Imperial Armistice Lion Head Sword – Weyersburg – Triple Etched

Condition: Excellent

Maker: Paul Weyersburg

Pattern: Armistice

SKU: JW2351 Category: Tags ,


Product Description: This Imperial Armistice Lion Head Sword is a complete and absolutely lovely piece. It measures 42 inches long overall, with a 35 inch blade. The blade is outstanding, and in excellent plus plus condition, with only minor runner marks. The intricate etched designs on the blade are pristine, and the surface has very attractive original shine. It’s maker marked on the ricasso with the commercial style emblem of Paul Weyersburg in Solingen. The original leather buffer pad is intact. The hilt of this sword is beautiful, with only minimal wear. The brass-based fittings on the hilt show only an extremely slight age patina. The grip is undamaged, and the correct wire wrap is intact. The beautifully ornamented designs on the metal fittings are topped on the pommel with a finely detailed lion’s head, with correct red ruby eyes. The scabbard retains the original suspension ring, as well as about 95 percent of the original glossy black enamel paint finish. There are some small chips to the paint, and one small dent to the scabbard body. This Imperial Armistice Lion Head Sword is an extremely appealing example of this desirable sword. The condition rates as excellent plus overall.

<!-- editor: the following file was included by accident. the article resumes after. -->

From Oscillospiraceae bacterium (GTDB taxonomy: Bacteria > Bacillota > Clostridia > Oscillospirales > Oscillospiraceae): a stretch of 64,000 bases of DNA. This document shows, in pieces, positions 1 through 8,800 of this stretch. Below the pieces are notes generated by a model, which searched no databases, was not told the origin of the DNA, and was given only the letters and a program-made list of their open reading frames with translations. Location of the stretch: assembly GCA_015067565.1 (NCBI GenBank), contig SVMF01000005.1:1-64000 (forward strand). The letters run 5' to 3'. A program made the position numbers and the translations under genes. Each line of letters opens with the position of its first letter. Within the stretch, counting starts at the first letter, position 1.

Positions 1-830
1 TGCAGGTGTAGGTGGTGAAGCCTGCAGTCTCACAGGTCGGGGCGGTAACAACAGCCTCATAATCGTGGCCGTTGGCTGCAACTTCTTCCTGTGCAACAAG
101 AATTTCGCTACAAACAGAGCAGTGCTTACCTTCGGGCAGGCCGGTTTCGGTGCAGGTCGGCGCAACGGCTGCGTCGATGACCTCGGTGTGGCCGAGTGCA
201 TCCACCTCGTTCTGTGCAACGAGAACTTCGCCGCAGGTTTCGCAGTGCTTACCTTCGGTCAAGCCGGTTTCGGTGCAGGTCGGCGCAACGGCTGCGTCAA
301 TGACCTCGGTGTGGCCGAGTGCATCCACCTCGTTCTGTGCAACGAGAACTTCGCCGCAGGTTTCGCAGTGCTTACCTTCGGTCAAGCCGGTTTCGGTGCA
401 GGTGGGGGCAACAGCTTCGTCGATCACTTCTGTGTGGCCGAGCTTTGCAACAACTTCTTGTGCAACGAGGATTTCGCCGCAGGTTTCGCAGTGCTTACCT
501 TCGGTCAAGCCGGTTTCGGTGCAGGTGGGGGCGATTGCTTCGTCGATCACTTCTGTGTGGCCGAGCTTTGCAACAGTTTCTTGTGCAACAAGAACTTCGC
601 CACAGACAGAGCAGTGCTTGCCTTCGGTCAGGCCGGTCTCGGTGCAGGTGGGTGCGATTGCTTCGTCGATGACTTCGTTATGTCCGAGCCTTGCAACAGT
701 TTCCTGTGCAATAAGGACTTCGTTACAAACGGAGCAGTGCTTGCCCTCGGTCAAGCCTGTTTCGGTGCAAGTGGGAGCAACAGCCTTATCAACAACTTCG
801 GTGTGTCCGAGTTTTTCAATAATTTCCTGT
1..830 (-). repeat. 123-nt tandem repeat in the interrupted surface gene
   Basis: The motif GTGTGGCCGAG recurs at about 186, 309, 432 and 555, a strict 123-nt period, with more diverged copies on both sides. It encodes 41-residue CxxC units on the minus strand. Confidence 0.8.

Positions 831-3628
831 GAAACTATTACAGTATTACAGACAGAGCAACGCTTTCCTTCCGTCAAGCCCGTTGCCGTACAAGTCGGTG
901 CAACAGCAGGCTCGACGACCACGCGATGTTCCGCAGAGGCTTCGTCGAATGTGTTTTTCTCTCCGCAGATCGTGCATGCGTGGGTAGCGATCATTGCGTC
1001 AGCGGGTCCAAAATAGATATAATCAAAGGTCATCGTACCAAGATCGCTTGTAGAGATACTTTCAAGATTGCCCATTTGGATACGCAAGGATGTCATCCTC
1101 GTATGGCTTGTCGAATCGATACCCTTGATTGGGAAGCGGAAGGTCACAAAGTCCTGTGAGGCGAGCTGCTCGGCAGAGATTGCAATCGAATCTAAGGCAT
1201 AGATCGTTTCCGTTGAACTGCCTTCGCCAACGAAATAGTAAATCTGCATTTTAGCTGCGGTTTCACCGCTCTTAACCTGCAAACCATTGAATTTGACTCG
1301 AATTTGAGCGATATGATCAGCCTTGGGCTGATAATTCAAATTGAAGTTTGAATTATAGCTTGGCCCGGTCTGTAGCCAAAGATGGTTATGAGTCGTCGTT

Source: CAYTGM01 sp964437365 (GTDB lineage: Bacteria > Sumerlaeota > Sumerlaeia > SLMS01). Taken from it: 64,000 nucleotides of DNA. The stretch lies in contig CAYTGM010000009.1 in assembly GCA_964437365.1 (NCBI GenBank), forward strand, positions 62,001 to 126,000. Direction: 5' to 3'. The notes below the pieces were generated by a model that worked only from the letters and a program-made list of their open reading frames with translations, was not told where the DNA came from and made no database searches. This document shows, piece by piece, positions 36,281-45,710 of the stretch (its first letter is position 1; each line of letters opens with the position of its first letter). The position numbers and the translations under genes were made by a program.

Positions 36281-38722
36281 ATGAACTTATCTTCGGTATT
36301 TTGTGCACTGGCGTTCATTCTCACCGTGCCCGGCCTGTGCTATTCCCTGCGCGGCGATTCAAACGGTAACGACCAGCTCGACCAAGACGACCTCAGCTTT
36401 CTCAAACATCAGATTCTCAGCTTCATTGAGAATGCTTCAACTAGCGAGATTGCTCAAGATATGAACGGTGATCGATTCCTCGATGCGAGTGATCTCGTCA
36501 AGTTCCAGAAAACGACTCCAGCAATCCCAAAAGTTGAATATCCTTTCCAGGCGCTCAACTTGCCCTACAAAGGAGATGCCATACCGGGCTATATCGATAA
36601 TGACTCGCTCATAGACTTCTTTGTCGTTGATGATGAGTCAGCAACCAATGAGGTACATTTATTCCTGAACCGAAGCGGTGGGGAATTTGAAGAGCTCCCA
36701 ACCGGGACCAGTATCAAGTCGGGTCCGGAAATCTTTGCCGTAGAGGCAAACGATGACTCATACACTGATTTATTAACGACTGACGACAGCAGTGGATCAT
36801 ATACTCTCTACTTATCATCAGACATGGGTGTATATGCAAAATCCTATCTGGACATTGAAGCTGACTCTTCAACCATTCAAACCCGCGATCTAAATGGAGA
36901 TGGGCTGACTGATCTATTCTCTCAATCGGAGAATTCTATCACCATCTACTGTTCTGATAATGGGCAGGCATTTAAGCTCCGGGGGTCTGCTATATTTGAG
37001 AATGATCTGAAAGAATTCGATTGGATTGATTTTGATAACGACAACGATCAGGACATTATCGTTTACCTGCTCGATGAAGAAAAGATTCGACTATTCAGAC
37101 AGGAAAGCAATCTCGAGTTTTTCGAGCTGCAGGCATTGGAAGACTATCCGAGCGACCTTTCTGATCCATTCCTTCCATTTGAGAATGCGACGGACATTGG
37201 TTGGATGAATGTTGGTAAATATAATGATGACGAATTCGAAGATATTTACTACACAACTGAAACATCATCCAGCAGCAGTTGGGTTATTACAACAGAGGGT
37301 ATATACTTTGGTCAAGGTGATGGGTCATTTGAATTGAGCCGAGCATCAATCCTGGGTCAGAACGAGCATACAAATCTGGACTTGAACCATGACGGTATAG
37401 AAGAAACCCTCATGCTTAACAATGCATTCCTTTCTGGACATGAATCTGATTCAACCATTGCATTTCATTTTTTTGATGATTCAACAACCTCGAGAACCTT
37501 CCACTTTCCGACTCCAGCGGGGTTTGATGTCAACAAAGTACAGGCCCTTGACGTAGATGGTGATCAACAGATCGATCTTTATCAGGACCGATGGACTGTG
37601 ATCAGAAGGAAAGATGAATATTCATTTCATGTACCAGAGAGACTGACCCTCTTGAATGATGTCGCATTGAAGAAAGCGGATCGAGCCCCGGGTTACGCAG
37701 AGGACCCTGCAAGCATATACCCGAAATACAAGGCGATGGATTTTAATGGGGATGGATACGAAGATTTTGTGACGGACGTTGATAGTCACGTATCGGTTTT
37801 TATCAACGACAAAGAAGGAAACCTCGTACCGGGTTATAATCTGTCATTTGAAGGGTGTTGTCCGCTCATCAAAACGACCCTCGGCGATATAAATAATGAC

Historical Description: The traditional sword was part of the regalia of many of the Third Reich’s military and paramilitary branches, including the Wehrmacht, Polizei, and SS. Wear of the sword was typically limited to dress occasions, and was generally reserved for officers and NCOs. Each soldier or official had to purchase his own sword. These were made by a variety of manufacturers and made available through distributors. Although the overall pattern and appearance of Third Reich swords was regulated by the government or military, there were countless options that the wearer of the sword could choose from, depending on his personal taste, and how much money he wanted to spend. Blades were available with or without etchings. Some swords bore German national symbols on the handle, such as an eagle and swastika on the cross guard or grip, or an organization emblem or swastika on the pommel. Other swords were manufactured without these emblems. Swords could be personalized with engravings or etchings identifying the owner. In wear, they were suspended from a sword hanger worn under the uniform. The wide variety of Third Reich swords, and the generally extremely high level of workmanship used in the traditional craft of sword manufacture, makes these extremely interesting to collect and to study.


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